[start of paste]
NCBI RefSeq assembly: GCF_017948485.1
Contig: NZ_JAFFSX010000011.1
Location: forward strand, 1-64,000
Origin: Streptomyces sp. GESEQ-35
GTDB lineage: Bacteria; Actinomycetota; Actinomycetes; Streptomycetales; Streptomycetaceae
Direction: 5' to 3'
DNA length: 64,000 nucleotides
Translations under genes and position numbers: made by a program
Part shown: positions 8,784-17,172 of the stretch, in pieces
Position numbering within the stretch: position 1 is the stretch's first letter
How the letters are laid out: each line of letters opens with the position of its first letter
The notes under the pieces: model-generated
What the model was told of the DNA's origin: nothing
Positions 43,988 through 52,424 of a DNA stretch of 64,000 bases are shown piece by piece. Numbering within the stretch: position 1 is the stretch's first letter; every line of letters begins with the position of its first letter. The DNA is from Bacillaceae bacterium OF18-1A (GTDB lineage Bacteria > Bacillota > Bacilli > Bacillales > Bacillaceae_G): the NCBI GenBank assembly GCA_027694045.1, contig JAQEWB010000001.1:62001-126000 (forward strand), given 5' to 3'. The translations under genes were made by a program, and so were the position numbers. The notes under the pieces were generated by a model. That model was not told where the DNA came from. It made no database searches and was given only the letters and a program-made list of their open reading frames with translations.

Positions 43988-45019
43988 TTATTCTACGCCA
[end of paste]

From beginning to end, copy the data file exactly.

NCBI RefSeq assembly: GCF_017948485.1
Contig: NZ_JAFFSX010000011.1
Location: forward strand, 1-64,000
Origin: Streptomyces sp. GESEQ-35
GTDB lineage: Bacteria; Actinomycetota; Actinomycetes; Streptomycetales; Streptomycetaceae
Direction: 5' to 3'
DNA length: 64,000 nucleotides
Translations under genes and position numbers: made by a program
Part shown: positions 8,784-17,172 of the stretch, in pieces
Position numbering within the stretch: position 1 is the stretch's first letter
How the letters are laid out: each line of letters opens with the position of its first letter
The notes under the pieces: model-generated
What the model was told of the DNA's origin: nothing
Positions 43,988 through 52,424 of a DNA stretch of 64,000 bases are shown piece by piece. Numbering within the stretch: position 1 is the stretch's first letter; every line of letters begins with the position of its first letter. The DNA is from Bacillaceae bacterium OF18-1A (GTDB lineage Bacteria > Bacillota > Bacilli > Bacillales > Bacillaceae_G): the NCBI GenBank assembly GCA_027694045.1, contig JAQEWB010000001.1:62001-126000 (forward strand), given 5' to 3'. The translations under genes were made by a program, and so were the position numbers. The notes under the pieces were generated by a model. That model was not told where the DNA came from. It made no database searches and was given only the letters and a program-made list of their open reading frames with translations.

Positions 43988-45019
43988 TTATTCTACGCCA